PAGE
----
Police in Utah accused a Subway restaurant worker of lacing a sergeant's lemonade drink with methamphetamine and THC (the active substance in marijuana), but the worker, Tanis Ukena, has been cleared of any wrongdoing.
Ukena served a Layton police sergeant a lemonade through a drive-through window on 8 August 2016. Police claimed he was seen on surveillance video handling the drink — though police did not say he was seen actually putting anything in it.
Ukena was soon arrested and held on $10,000 bail. But in a statement released on 11 October 2016, police said they were unable to confirm any substance had been placed in the officer's drink:
Several weeks ago, lab personnel notified our department of the presence of a foreign substance in the officer’s drink. This information led to further testing by the state lab in an effort to duplicate and confirm the results. The initial test results could not be duplicated.
According to an initial report from the Davis County Sheriff's Office, a sergeant ordered a drink from Subway and then began feeling ill after drinking some of it:
The Sergeant paid for his order which was then given to him through the window. Shortly after taking several sips of the drink which "tasted funny," the Seargeant began feeling the effects of being drugged. While approaching an intersection that had a red light he had difficulty getting his foot to move to the brake pedal. The Sergeant drove to the Layton Police Department where he was observed to have signs of impairment. He was unable to process information and drifted off and was unable to focus on questions being asked of him. The Sergeant was transported to the Davis Hospital where he continued to show signs of impairment.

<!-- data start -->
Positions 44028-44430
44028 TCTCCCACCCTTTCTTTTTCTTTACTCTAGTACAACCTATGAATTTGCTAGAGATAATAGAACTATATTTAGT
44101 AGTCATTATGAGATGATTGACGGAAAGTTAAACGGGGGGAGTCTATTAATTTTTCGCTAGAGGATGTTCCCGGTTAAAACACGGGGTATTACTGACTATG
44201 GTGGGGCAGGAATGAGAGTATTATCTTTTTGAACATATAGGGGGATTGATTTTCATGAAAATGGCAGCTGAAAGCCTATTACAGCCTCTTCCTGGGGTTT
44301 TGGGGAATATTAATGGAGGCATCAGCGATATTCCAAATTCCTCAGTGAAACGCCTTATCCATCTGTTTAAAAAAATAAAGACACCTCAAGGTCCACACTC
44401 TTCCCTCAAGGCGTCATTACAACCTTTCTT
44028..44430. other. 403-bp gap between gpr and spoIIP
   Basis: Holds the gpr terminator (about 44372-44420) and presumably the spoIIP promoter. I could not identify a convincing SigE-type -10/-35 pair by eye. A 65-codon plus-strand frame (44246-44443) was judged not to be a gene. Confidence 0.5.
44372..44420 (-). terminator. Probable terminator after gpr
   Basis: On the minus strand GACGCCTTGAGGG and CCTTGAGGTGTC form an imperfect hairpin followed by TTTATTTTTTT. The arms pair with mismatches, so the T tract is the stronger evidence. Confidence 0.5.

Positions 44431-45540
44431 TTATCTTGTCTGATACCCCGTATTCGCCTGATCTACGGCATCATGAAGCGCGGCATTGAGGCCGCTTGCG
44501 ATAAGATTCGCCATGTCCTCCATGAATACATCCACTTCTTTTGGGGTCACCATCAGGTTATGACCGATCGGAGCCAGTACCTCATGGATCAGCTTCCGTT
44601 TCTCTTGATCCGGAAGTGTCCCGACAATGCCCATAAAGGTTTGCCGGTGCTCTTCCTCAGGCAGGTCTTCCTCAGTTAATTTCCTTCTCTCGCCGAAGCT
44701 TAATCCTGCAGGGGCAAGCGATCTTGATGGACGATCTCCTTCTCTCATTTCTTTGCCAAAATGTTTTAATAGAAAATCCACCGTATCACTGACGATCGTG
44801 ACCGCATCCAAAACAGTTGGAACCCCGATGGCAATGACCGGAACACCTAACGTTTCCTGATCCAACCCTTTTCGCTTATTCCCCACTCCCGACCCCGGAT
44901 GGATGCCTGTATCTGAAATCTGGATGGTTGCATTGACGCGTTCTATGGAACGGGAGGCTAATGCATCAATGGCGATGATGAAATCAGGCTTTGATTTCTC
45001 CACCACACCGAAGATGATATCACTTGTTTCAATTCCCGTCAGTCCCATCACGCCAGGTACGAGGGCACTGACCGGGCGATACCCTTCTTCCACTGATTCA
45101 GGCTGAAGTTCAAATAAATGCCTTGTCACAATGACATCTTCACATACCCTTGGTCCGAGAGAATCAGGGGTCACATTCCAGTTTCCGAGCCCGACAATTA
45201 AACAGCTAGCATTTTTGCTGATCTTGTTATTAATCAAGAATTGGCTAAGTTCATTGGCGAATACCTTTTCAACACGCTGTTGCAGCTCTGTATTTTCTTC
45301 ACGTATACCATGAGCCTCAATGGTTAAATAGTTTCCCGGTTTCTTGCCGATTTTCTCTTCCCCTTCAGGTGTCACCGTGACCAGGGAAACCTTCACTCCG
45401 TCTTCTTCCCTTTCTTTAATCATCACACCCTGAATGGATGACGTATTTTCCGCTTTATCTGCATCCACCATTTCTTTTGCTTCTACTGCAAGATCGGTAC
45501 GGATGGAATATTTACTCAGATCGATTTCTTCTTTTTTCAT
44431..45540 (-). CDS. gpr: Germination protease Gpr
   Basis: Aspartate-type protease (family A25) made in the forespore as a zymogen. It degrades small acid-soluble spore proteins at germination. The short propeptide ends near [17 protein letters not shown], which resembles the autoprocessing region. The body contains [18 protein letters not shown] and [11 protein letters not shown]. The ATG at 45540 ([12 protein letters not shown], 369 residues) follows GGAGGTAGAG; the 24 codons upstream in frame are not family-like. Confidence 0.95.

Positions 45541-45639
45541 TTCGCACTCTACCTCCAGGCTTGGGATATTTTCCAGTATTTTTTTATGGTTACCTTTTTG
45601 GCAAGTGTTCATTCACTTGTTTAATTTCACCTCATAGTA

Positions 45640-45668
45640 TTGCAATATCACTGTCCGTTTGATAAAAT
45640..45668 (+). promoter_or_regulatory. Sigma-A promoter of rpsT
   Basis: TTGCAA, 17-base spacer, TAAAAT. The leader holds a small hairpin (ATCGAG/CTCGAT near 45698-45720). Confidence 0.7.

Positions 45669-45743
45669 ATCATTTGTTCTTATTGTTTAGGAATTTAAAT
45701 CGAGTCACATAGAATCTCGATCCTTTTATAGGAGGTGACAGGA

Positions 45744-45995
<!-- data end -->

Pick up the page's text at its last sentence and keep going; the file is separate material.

Layton police Sgt. Clint Bobrowski told local news outlets that he interacted with the drugged police sergeant:
"He would have thoughts, but his body wouldn’t react to it," Bobrowski said. "So if he was trying to move his arm, his arm wouldn’t move when he thought it should. He was having a hard time maintaining his focus. He was having a hard time maintaining his body. His body was jerking. And for a trained police officer watching him, it was everything I’ve seen in people who abuse illegal narcotics."
Ukena had been charged with felony surreptitious administration of a poisonous substance. He denied any wrongdoing, and his court records only showed a few previous misdemeanor traffic offenses. He told a local news station he was "disappointed" by the actions of the police department, and said the publicity from the incident has caused him to receive death threats.
"I was disappointed to see how the investigation was handled," Ukena local KSL.com. "It'd be nice to see them come out and say, 'Hey, we made a mistake. We're sorry.'"